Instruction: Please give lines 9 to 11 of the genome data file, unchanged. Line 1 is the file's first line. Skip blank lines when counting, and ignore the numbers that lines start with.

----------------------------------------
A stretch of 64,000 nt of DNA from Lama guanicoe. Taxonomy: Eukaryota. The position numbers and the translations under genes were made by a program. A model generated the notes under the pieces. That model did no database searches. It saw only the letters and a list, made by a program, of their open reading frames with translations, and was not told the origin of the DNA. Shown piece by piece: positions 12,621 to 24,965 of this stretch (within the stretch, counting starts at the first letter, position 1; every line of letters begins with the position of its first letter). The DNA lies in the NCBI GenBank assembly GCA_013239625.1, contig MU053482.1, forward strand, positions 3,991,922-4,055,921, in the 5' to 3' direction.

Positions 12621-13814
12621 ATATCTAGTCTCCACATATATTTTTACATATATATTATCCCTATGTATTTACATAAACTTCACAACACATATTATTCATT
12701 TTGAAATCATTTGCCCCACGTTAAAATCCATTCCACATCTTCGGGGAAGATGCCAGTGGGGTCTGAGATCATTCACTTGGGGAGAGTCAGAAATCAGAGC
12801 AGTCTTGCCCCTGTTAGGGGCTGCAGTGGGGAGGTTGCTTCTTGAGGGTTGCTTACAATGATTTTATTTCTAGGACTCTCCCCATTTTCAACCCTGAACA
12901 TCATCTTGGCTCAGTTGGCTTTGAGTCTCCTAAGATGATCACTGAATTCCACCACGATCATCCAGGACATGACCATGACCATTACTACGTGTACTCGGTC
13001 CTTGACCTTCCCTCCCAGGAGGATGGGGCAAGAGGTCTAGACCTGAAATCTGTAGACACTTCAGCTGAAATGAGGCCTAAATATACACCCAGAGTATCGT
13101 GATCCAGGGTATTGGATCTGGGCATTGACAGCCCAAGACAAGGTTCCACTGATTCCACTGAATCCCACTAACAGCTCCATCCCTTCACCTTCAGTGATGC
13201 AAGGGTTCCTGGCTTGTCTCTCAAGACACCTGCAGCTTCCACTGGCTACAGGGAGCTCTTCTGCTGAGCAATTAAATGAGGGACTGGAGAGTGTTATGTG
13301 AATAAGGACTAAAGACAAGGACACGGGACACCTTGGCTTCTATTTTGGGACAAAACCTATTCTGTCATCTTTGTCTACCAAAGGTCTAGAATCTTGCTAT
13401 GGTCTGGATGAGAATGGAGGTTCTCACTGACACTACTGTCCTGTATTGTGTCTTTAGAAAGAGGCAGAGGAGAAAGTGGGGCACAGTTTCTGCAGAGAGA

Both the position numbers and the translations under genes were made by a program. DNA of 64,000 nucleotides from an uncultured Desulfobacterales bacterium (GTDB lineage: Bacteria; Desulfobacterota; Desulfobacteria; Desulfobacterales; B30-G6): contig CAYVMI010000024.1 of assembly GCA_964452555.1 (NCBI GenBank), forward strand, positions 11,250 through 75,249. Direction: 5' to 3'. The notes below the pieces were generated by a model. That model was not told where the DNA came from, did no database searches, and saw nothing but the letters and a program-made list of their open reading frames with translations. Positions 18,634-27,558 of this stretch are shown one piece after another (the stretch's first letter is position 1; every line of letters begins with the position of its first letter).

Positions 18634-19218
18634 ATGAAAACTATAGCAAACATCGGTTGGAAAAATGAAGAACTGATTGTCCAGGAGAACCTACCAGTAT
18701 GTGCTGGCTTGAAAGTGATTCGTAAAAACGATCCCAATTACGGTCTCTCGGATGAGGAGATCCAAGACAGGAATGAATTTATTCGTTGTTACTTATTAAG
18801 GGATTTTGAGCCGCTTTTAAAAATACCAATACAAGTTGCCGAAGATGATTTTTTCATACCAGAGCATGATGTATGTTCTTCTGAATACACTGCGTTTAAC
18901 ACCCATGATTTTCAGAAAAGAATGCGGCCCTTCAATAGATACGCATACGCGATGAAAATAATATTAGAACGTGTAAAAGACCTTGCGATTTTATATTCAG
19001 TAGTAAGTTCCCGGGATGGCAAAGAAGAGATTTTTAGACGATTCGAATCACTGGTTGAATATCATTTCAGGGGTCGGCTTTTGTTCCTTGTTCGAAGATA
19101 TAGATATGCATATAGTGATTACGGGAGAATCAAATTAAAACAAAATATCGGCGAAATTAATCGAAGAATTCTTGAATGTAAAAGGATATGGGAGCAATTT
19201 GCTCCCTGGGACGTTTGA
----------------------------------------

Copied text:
13201 AAGGGTTCCTGGCTTGTCTCTCAAGACACCTGCAGCTTCCACTGGCTACAGGGAGCTCTTCTGCTGAGCAATTAAATGAGGGACTGGAGAGTGTTATGTG
13301 AATAAGGACTAAAGACAAGGACACGGGACACCTTGGCTTCTATTTTGGGACAAAACCTATTCTGTCATCTTTGTCTACCAAAGGTCTAGAATCTTGCTAT
13401 GGTCTGGATGAGAATGGAGGTTCTCACTGACACTACTGTCCTGTATTGTGTCTTTAGAAAGAGGCAGAGGAGAAAGTGGGGCACAGTTTCTGCAGAGAGA